Reuters Health Information (2011-04-20): Stereotactic radiotherapy helpful in colorectal liver metastases
Drug & Device Development
Stereotactic radiotherapy helpful in colorectal liver metastases
Last Updated: 2011-04-20 11:57:23 -0400 (Reuters Health)
NEW YORK (Reuters Health) - If surgery is not an option, stereotactic body radiotherapy is one of the standards available for unresectable colorectal liver metastases, researchers report in a March 22nd online paper in Cancer.
Dr. Daniel T. Chang told Reuters Health by email that in such patients, "Stereotactic body radiotherapy for colorectal liver metastases provides a safe and effective treatment."
"The dose of radiation given is important, and standardized dosing schedules do not exist," he added. "Our results offer suggestions on a dose that should provide a high chance of controlling disease."
Dr. Chang of Stanford University, California, and colleagues conducted a pooled analysis of data on 65 patients with 102 colorectal metastases. In all, 72% of patients had at least one chemotherapy regimen before body radiotherapy and 42% had at least two.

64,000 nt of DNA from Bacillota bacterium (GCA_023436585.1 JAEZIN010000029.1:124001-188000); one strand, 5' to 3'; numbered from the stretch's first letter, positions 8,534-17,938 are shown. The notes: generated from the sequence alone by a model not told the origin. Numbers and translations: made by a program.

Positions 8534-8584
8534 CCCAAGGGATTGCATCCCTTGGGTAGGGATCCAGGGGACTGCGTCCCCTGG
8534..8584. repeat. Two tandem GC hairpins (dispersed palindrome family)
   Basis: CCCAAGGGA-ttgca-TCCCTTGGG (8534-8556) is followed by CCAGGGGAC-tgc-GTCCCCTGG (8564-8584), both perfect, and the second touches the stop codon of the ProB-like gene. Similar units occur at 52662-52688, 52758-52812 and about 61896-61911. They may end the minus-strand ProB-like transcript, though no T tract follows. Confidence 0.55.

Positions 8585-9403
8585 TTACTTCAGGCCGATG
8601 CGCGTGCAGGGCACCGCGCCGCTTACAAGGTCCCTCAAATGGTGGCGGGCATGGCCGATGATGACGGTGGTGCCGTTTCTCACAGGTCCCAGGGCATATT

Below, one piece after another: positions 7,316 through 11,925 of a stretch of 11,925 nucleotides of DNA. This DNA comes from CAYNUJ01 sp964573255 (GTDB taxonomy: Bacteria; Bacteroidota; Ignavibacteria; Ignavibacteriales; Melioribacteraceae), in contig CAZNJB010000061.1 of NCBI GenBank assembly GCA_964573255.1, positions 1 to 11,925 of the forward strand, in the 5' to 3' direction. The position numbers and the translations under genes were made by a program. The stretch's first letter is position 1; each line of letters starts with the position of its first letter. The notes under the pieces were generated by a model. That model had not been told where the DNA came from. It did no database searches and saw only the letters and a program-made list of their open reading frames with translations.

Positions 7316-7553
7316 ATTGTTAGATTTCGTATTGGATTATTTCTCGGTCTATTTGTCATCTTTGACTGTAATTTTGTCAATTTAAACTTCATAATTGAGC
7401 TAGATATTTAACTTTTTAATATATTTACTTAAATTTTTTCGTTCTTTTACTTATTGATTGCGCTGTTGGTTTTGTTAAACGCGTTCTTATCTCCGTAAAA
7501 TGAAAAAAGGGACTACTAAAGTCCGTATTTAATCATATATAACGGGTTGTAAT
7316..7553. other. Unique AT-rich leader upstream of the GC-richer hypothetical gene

The median follow-up was 1.2 years and the median radiation dosage was 42 Gy (range, 22 to 60 Gy).
Nonactive extrahepatic disease was significantly associated with overall survival. There was also a close correlation with sustained local control.
The team estimated that to achieve 1-year local control greater than 90%, the radiation dosage range should be from 46 to 52 Gy in three fractions.
The researchers conclude that "liver stereotactic body radiotherapy is an effective ablative therapy with minimal toxicity."
"The correlation between sustained local control and improved overall survival supports the clinical value of controlling hepatic disease even for heavily pretreated patients," they add.